An Abundance of Casserole
I can only imagine the Pilgrims at the first Thanksgiving encountering the mammoth woman I did at an outdoor restaurant event Thursday, and saying, “C’mon lady. We got a long winter ahead. Save some of that grub for later, will ya?”
That woman was so big, I had to turn sideways to squeeze past her in the wide aisle. She was, shall we say, abundant. Next, I had the misfortune of getting in the buffet line in back of her. The staff was replacing the empty casserole containers, and I suspected it was because this woman had cleaned them out. She carried not one, but two of the large, heavy plates, one three inches deep with food, and the other piled so high it resembled Mount Vesuvius. I swear it was as big as three angel food cakes. I figured there must be some sticky food in that pile to keep it from falling off the edges. She needed hands as thick as beefsteaks to carry those plates; the mountainous one had to weigh 20 pounds.
So I got through the line and headed for a table. The singles group organizer intercepted me and invited me to sit at her table, which was empty. But I no sooner sat down than two obese ladies sat at the same table. One was – you guessed it – the one with an elephant’s appetite. On this Thanksgiving Day, I was overwhelmingly thankful that she sat at the end of the table, because she’d have needed all three seats next to me to park her moving-van-sized derriere, and half the table to spread her array of foods. (Surprisingly, the woman was pretty, and could have looked appealing instead of appalling.)
I figured she was going to finish about a third of that plate piled high as a landfill, and glanced a couple of times to assess her progress. She’d made a dent in it, and I couldn’t imagine she’d be able to advance much further. After all, she was simultaneously working on the smaller pile to her left. Finally, as I was cutting the delicious raw sushi tuna on my plate, I checked her situation again, and was amazed by what I saw – an empty plate. Not a morsel of food remaining. I looked around the room for a magician who must have come by unbeknownst to me and vaporized that plate. The other one was almost empty. That woman belonged in a carnival, I decided. She probably was banned from those hotdog- and sweetcorn-eating contests for inadequate supply of dogs and ears.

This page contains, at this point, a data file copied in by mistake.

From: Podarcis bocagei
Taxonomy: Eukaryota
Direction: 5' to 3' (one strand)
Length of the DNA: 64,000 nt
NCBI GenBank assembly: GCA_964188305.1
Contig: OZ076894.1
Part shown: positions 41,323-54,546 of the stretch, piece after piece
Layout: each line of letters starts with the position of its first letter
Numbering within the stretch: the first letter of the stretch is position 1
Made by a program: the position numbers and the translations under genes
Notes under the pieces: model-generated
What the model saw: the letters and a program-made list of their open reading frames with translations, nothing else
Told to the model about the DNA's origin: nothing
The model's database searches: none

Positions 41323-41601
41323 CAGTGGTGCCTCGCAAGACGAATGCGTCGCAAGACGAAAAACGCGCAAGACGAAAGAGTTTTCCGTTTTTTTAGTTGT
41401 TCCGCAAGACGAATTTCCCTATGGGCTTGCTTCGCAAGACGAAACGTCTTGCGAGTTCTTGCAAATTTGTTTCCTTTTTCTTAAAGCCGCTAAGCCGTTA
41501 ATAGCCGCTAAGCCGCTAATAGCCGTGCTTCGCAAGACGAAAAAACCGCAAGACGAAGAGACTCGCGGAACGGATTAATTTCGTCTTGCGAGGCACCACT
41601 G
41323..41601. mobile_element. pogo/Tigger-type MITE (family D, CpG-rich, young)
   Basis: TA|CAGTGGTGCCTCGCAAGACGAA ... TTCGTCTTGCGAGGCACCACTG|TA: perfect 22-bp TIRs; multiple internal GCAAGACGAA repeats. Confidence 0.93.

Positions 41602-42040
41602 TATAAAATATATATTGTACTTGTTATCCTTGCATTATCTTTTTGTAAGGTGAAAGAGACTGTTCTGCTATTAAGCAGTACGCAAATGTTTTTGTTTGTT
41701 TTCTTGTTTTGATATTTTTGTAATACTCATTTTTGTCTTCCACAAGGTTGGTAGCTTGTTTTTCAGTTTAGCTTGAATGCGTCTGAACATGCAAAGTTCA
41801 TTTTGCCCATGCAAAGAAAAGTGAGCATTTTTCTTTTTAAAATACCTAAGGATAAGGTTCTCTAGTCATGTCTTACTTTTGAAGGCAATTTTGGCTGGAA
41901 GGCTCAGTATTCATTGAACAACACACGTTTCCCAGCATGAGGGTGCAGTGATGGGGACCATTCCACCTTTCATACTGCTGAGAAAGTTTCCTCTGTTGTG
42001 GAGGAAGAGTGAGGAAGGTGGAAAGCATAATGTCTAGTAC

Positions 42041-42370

But she wasn’t through. A waiter came to her spot with a covered plastic tray, set it down beside her, and removed the lid. There lay a hunk of roasted meat, apparently the leg of a bird-like creature from the Jurassic era. I wasn’t sure if it was meat or a sculpture. If that was a turkey leg, it had to be from some freak of poultry that was butchered after winning the Guinness Book of Records contest and finding its way into Ripley’s Believe It Or Not compendium. Otherwise, it could only have been the leg of a kangaroo – one of the strong, longer hind paws used for hopping.
I waited to see what she would do to that awesome specimen, and was greatly relieved when she replaced the cover, looking a little embarrassed as the two others at the table and I gawked. I fully expected her to sink her teeth into it like a rapacious animal while driving away, unable to resist till she got home. Too bad there’s no law for Driving While Gorging, or Driving Under the Influence of Gluttony, with a six-month sentence to an addiction recovery program.